Chapter 12 Pricing Decisions and Cost Management by jzv51679

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									                               CHAPTER 12
                PRICING DECISIONS AND COST MANAGEMENT


12-4        Activity-based costing helps managers in pricing decisions in two ways.
1.     It gives managers more accurate product-cost information for making pricing decisions.
2.     It helps managers to manage costs during value engineering by identifying the cost impact of
       eliminating, reducing, or changing various activities.

12-7      Value engineering is a systematic evaluation of all aspects of the value-chain business functions,
with the objective of reducing costs while satisfying customer needs. Value engineering via improvement
in product and process designs is a principal technique that companies use to achieve target costs per
unit.

12-12 Two examples where the difference in the incremental costs of two products or services are
much smaller than the differences in their prices follow:
1.   The difference in prices charged for a telephone call, hotel room, or car rental during busy versus
     slack periods is often much greater than the difference in costs to provide these services.
2.   The difference in incremental costs for an airplane seat sold to a passenger traveling on business or
     a passenger traveling for pleasure is roughly the same. However, airline companies routinely charge
     business travelers––those who are likely to start and complete their travel during the same week
     excluding the weekend––a much higher price than pleasure travelers who generally stay at their
     destinations over at least one weekend.

12-14 Three benefits of using a product life-cycle reporting format are:
1.     The full set of revenues and costs associated with each product becomes more visible.
2.     Differences among products in the percentage of total costs committed at early stages in the life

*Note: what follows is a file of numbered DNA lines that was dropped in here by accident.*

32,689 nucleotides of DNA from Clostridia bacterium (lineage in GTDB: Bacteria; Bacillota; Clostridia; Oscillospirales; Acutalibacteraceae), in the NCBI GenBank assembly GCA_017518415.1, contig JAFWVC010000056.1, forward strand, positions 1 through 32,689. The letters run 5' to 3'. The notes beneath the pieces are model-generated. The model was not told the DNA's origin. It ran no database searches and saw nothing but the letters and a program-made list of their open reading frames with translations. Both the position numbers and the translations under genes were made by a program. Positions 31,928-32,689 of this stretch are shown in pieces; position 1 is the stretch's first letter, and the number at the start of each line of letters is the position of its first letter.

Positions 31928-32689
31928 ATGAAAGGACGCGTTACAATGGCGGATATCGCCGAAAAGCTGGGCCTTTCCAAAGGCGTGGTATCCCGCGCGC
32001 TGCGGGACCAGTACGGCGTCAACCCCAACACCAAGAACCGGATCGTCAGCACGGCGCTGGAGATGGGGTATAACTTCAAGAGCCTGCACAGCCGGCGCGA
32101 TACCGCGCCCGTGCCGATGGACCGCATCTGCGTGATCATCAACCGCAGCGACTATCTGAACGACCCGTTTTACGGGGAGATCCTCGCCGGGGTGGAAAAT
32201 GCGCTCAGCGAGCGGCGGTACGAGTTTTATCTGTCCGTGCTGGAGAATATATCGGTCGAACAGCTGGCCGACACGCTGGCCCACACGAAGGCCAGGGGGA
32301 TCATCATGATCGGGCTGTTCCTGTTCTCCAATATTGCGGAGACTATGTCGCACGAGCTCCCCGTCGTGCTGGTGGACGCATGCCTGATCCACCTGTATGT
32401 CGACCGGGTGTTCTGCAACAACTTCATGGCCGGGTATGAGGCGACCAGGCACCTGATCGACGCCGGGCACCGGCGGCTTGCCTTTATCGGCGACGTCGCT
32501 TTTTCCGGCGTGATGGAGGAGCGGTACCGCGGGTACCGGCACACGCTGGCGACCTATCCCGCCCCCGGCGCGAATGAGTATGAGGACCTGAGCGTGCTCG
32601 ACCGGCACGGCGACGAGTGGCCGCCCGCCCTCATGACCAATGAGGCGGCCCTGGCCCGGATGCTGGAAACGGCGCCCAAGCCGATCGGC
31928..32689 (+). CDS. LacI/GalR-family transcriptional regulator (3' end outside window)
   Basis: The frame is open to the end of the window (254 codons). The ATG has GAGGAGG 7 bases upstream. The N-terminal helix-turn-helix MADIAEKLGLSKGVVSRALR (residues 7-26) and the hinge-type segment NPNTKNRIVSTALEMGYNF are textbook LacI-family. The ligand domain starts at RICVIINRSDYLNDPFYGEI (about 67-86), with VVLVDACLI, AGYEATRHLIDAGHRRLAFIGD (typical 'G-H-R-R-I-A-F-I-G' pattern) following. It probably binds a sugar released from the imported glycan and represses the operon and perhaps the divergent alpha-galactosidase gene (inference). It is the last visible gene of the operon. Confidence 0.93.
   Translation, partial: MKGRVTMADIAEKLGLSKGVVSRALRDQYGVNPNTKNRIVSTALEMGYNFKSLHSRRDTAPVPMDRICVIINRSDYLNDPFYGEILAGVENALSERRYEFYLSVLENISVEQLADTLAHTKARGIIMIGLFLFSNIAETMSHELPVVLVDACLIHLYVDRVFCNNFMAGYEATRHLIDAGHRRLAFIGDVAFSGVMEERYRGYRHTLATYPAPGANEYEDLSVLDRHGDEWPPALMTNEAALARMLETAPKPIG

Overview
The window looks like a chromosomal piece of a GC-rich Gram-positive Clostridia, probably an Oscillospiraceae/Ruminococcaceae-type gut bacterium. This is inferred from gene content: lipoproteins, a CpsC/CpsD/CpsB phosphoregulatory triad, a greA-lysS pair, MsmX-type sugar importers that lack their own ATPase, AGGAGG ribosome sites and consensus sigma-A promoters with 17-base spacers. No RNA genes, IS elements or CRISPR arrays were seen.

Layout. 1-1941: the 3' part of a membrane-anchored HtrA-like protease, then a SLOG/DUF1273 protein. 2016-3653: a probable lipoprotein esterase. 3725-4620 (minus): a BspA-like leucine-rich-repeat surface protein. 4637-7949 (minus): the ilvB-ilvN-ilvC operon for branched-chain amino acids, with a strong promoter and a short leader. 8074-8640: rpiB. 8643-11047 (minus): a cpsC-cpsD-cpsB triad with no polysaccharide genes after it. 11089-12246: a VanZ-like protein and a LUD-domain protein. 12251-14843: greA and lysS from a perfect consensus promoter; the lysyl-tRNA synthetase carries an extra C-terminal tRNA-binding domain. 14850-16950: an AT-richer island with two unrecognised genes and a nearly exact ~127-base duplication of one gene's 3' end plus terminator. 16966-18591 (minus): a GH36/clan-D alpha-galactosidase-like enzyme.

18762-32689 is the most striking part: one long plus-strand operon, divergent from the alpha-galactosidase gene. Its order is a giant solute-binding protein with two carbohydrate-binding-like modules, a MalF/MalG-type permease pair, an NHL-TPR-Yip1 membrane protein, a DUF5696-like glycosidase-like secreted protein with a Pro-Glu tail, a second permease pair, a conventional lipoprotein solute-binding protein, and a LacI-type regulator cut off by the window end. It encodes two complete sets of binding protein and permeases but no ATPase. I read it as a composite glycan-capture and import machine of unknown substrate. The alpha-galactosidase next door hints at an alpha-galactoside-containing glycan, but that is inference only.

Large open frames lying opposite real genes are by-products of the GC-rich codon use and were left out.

cycle are highlighted.
3.     Interrelationships among business function cost categories are highlighted.




                                              12-1
12-18 Short-run pricing, capacity constraints.
1.    With no constraints on availability of Pyrone or on plant capacity, Boutique would want to charge a
minimum price for Seltium that would cover its incremental costs to manufacture Seltium. (Because there
is excess capacity, there is no opportunity cost.) In this case, the incremental costs are the variable costs
to manufacture a kilogram of Seltium:

      Pyrone (2 kilograms × $4 per kilogram)                                  $ 8
      Direct manufacturing labor                                                4
      Variable manufacturing overhead costs                                     3
      Total variable manufacturing costs                                      $15

Hence, the minimum price that Boutique should charge to manufacture Seltium is $15 per kilogram. For
3,000 kilograms of Seltium, it should charge a minimum of $45,000 ($15 × 3,000).

2.   Now Pyrone is in short supply. Using it to make Seltium reduces the Bolzene that Boutique can
make and sell. There is, therefore, an opportunity cost of manufacturing Seltium, the lost contribution
from using the Pyrone to manufacture Bolzene. To make 3,000 kilograms of Seltium requires 6,000 (2 ×
3,000) kilograms of Pyrone.

     The 6,000 kilograms of Pyrone can be used to manufacture 4,000 (6,000 ÷ 1.5) kilograms of
Bolzene, since each kilogram of Bolzene requires 1.5 kilograms of Pyrone.

      The contribution margin from 4,000 kilograms of Bolzene is $24,000 ($6 per kilogram × 4,000
kilograms). This is the opportunity cost of using Pyrone to manufacture Seltium. The minimum price that
Boutique should charge to manufacture Seltium should cover not only the incremental (variable) costs of
manufacturing Seltium but also the opportunity cost:

                                                                 Costs of Manufacturing Seltium